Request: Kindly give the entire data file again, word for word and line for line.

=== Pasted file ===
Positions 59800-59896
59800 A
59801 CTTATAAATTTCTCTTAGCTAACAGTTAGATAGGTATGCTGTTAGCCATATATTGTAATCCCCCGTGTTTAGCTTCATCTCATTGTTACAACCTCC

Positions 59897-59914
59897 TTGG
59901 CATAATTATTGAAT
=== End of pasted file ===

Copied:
Positions 59800-59896
59800 A
59801 CTTATAAATTTCTCTTAGCTAACAGTTAGATAGGTATGCTGTTAGCCATATATTGTAATCCCCCGTGTTTAGCTTCATCTCATTGTTACAACCTCC

Positions 59897-59914
59897 TTGG
59901 CATAATTATTGAAT